Hurricane Ian has made another landfall, this time in South Carolina. The U.S. National Hurricane Center says Ian’s center came ashore Friday afternoon just after 2 p.m. near Georgetown, South Carolina, with maximum sustained winds of 85 mph.
Ian previously hit Florida’s Gulf Coast as a powerful Category 4 hurricane with 150 mph winds Wednesday, flooding homes and leaving nearly 2.7 million people without power.
A hurricane warning remains in effect from the Savannah River along the Georgia – South Carolina state line up to Cape Fear.
Tropical storm force winds were ongoing along much of the coast and Tropical Storm Warnings are in place across parts of the North Carolina coast from Cape Fear to Duck.
“Ian is forecast to move more quickly toward the north today followed by a turn toward the north-northwest by tonight. On the forecast track, the center of Ian will reach the coast of South Carolina today, and then move farther inland across eastern South Carolina and central North Carolina tonight and Saturday.”
In their statement the National Weather Service in Blacksburg, Virginia, issued both a wind advisory and flood watch for Surry County.
“Hurricane Ian is expected to bring widespread 2 – 4 inches of rain to parts of the area through early afternoon Saturday. Locally higher amounts up to 6 inches are also possible, especially along the Blue Ridge, and any areas where bands of heavy rain remain situated for extended periods of time,” the advisory said.
Ian should maintain about the same strength before landfall later, then weaken and rapidly transition into a post-tropical cyclone overnight. Ian should dissipate over western North Carolina or Virginia late Saturday, the advisory notice said.
Rain chances are forecasted to remain at or above 70% through late Friday morning and then are expected to pick up into Friday afternoon remaining a steady factor through Saturday afternoon.
Beginning at 10 a.m. Friday through afternoon Saturday, the Weather Service warns to be alert for flash flooding caused by excessive rainfall from the remnants of Ian. Excessive runoff may result in flooding of rivers, creeks, streams, and other low-lying and flood-prone locations, the notice states.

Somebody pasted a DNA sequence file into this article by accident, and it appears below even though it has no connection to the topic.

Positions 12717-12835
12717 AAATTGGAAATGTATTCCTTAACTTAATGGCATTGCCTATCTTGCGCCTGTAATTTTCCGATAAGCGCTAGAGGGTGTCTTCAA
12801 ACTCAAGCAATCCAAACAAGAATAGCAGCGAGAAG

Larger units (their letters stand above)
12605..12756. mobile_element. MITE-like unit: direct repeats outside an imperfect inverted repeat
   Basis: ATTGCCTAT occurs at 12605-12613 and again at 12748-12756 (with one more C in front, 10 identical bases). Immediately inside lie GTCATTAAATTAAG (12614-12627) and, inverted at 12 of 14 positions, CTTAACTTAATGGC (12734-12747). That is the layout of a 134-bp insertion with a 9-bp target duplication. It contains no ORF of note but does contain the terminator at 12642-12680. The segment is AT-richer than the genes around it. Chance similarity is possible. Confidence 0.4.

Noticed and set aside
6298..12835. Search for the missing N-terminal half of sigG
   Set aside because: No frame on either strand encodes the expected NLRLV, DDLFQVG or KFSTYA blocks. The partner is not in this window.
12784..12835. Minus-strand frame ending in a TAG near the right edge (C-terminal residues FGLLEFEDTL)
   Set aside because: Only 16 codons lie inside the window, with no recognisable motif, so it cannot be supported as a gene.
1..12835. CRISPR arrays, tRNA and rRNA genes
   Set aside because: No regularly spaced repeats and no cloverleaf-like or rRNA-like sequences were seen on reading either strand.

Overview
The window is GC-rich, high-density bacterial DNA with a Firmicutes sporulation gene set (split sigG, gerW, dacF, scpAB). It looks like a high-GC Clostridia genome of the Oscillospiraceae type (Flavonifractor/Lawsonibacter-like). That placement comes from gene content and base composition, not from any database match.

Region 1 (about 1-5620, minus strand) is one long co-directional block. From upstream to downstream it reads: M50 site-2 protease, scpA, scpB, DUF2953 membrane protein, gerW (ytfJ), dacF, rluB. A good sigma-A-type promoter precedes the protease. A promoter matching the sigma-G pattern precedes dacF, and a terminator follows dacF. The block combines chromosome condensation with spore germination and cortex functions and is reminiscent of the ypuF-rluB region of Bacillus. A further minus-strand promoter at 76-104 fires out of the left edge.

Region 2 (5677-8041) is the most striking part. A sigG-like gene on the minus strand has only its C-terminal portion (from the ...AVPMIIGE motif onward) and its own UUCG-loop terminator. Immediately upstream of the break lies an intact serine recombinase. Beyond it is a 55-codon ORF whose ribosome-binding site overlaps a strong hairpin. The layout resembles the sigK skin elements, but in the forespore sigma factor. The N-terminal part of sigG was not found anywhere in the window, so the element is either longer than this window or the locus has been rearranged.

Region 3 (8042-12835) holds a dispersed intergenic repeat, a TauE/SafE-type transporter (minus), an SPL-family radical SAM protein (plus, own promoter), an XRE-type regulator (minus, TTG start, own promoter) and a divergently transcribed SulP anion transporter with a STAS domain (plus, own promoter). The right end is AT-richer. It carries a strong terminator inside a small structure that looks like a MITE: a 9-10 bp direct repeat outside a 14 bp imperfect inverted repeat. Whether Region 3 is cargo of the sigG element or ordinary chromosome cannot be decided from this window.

“Locally considerable flash, urban, and small stream flooding is possible today into early Saturday across portions of northwest North Carolina and southwest Virginia,” the Weather Service advised.
The National Weather Service says to monitor later forecasts and be alert as watches can become warnings in a matter of minutes. Those living in areas prone to flooding should be prepared to act should flash flooding occur.
Residents of the area are also being warned about the potential for high winds. A wind advisory period began at 10 a.m. Friday and will continue through noon Saturday. The Weather Service predicts that winds of 20 to 30 mph will come from the northeast with gusts reaching up to 40 mph expected. Gusts of up to 50 mph are possible in higher elevations and along ridgetops.
Surry County Emergency Management Director Eric Southern sounded confident in the county’s preparations. He said the fact that Ian looks to be a slow rainmaker does not change the county’s preparation or alert status.
“We are monitoring the situation electronically,” he said Friday afternoon. “Our crews have been notified who is on call, they are at home waiting for the call and have equipment ready.”
He said there has been no special guidance offered from Raleigh on statewide preparation, so Surry County is ready now for the rain and wind that are expected this weekend. Southern expected the weather to have arrived by late Friday afternoon.
“People should expect wind and rain any time now,” he said as the skies got ever darker over Mount Airy.
Southern recommended residents use the Hyper-Reach system which is a state-of-the-art mass emergency notification system designed specifically for public safety. The system provides rapid notification of severe weather, amber alerts, silver alerts and safety situations using a mix of telephone calls, text and email messages, and services designed for the hearing impaired.
Citizens can download the Hyper-Reach Anywhere app on their smartphone. Hyper-Reach Anywhere is a free smartphone app that allows individual citizens to manage and monitor the alerts they receive, for their home and office addresses, as well as addresses for friends and family.
Sign at: https://signup.hyper-reach.com/hyper_reach/sign_up_page_2/?id=88382
President Joe Biden has already issued disaster declarations for the states of Florida and South Carolina, “Last night I received a request for an emergency declaration from Gov. Henry McMaster, which I approved right away just as I did for Florida,” he said. “This allows for immediate federal funding for the state to shelter people and provide other essential support.”
Closer to home, residents have been scrambling to modify and change plans due to the fickle nature of forecasting hurricanes. Surry County Public Schools released students early, canceled field trips for Friday, and moved Friday night football games to Thursday as a precaution. The Sonker Festival, Music at the Market, Mayberry Food Truck Fest, and Civil War reenactment in Ararat, Virginia were all also moved or postponed.